Under Repair.

Tuesday, February 16, 2016

Please excuse the lack of posts this week as I figure out the best way to fix quite a big photo issue on the site—thank you for your understanding as I sort things out. I'll be back next week with an update; until then, wishing you a wonderful week!



A few (picture-less) POVs in the meantime:
-On rotations.
-On being heard.
-On settling (in the best possible way).

Thank you so much for reading. Photo by Max Wanger.

Material Lust on Sight Unseen.

Friday, February 12, 2016

Although I'd met Material Lust designers Christian Swafford and Lauren Larson before, it wasn't until I visited their studio on assignment for Sight Unseen that I learned the story behind their brand, which produces furniture and home goods with decidedly dark flair. It was lovely to spend a fall morning in their space—to see their latest work, pore over their beautiful (and non-digital!) inspiration boards, and learn more about what inspires their cutting-edge aesthetic.

As it turns out, that aesthetic is one that's routinely confused for demonic. Says Christian: “We posted a photo on Instagram recently of a pentagram and a few of our chairs, and someone commented, ‘Unfollow these Satanists.’ Our design was based off of DaVinci’s Vitruvian Man. It was historical, but it had nothing to do with devil worship. Everyone feels the need to categorize.”


Find the full interview on Sight Unseen. Photos by Emily Johnston.

More from my Sight Unseen archive: Group Partner / Todd St. John / Ladies & Gentlmen Studio. Thanks so much for reading.

Recommended Reading / 60.

Monday, February 8, 2016

Every Monday, words to start the week.  



This week, from Studiocanoe: a short film called "Sum" that offers up an enormous dose of perspective in just four minutes. According to the film, we may spend 30 years of our life asleep, 200 days showering, six weeks waiting for green lights, and 18 days gazing into refrigerators—but spread over decades, these moments are just tiny, magnificent pieces of a much bigger picture. See it all, above.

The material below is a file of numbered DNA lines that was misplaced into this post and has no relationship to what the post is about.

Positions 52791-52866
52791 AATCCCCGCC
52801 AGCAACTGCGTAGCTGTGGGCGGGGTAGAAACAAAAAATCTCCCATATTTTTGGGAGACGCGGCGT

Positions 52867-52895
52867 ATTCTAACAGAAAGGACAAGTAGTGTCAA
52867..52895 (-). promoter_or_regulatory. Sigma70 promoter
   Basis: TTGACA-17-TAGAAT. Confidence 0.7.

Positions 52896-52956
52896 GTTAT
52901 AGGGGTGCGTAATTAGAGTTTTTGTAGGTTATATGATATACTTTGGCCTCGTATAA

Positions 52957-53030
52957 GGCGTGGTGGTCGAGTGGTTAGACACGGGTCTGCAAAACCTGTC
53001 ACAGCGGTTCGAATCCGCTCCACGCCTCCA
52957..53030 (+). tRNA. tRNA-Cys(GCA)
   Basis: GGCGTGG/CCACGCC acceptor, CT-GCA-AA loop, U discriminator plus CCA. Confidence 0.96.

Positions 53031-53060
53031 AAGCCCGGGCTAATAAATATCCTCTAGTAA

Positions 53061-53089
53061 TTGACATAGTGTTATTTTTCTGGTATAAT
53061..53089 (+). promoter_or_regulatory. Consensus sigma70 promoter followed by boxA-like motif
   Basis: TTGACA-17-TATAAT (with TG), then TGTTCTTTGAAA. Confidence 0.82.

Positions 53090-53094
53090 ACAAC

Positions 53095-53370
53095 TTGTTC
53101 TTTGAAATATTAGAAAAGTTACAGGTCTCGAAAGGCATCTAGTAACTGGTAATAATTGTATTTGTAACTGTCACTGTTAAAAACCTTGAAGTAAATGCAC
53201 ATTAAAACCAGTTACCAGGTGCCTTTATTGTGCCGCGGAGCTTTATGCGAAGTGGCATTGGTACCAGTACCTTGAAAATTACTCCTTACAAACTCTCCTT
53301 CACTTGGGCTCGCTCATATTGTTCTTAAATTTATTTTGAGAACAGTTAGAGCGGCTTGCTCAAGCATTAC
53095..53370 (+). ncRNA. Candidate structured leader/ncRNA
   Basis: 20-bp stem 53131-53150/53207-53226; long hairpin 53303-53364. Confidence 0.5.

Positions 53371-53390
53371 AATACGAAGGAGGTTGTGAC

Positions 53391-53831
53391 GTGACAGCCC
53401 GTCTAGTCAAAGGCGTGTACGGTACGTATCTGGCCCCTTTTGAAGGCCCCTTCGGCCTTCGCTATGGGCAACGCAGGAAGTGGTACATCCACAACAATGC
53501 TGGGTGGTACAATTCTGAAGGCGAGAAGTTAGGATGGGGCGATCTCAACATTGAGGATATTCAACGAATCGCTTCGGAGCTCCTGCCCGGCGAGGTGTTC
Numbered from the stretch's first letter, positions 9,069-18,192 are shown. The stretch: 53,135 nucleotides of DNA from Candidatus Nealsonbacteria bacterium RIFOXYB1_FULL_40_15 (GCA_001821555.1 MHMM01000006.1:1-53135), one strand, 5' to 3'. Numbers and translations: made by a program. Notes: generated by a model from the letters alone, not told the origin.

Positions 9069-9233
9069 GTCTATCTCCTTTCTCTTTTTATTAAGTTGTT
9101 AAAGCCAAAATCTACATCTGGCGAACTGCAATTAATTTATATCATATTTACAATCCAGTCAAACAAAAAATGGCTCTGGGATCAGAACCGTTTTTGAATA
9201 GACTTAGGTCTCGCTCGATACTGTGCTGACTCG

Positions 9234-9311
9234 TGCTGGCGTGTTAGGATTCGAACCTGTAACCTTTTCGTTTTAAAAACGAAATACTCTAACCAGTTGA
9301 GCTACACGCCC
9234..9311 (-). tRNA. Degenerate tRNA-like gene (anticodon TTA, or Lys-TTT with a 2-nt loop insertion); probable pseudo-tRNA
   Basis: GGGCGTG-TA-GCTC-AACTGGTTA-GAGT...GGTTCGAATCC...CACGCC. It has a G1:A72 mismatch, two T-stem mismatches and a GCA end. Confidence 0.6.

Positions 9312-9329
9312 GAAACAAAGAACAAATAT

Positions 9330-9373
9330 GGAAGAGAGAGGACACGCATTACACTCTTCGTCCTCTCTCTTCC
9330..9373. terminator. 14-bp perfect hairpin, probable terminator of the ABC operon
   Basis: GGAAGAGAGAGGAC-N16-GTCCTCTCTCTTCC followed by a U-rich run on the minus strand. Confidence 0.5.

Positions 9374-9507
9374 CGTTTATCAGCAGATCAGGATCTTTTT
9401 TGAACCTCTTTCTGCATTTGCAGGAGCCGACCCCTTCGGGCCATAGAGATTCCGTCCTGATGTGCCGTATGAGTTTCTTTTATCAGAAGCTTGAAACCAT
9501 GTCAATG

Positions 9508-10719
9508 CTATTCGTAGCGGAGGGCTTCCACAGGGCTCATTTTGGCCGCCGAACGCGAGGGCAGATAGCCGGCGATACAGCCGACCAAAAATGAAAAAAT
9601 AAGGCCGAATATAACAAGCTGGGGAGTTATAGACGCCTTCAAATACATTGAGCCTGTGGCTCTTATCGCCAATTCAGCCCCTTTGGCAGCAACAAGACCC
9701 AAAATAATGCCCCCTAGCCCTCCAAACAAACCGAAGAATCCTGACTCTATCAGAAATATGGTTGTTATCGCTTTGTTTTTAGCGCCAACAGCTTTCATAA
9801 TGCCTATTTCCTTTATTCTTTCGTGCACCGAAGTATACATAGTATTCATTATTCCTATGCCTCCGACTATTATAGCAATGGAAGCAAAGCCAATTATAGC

Thanks to Freunde von Freunden for the link. More from Studiocanoe, here.

Three more, just because: 
-"Speed Dating for Rabbits."
-Louise Ma makes art of hard-to-describe emotions.
-Preschool pastimes: "We're playing sunset. We just travel around, like how the sun sets."

More recommended reads, here. Wishing you a happy Monday.

Recommended Reading / 59.

Monday, February 1, 2016

Every Monday, words to start the week.  


This week, via Apiece Apart: an interview with photographer Emily Johnston (whose beautiful work and words appear on this site often—including in my latest POV).  The Q+A is part of the fashion label's excellent ongoing series, Apiece Apart Woman, and though I loved all of this particular post, what stuck out to me most was Emily's response to a question about mantras:

"I don’t know that I have one, but lately I’ve been turning back to the words by Wendell Berry that my partner David left in my studio on one particularly challenging day this summer, 'The mind that is not baffled is not employed. The impeded stream is the one that sings.'"

I'm dazzled. Read the interview on Apiece Apart. Photos by Brian W. Ferry.

Three more, just because: 
-Conceptual time machines.
-Fellow Resident, a collection of interviews that gives readers a glimpse into "the homes and heads" of inspiring gay men around the world.
-"Normality is a paved road: It's comfortable to walk, but no flowers grow."

More recommended reads, here. Wishing you a wonderful Monday.

Melancholia.

Found via Swissmiss: the Melancholia clock, a numberless, colorless timepiece born of a very deliberate and thoughtful design. Writes creator Vadim Kibardin:

Like the film Melancholia, my clock...consists of two parts. The minute hand is called ‘Justine’, and she deals with her melancholic sister—the hour hand ‘Claire.’ And just as Lars von Trier’s planet, Melancholia, devours the Earth, my minute hand will devour the hour hand twice a day. Twice a day the minute and hour hands are at the top together. But slowly, melancholia descends between them like a curtain she has set in motion. It looks like the "sisters" truly suffer from doubts. Twice a day you see them meet and talk about their experiences of being alone. They have different tempos. But they have been two, and, for a brief moment they become one.



Read more, here.

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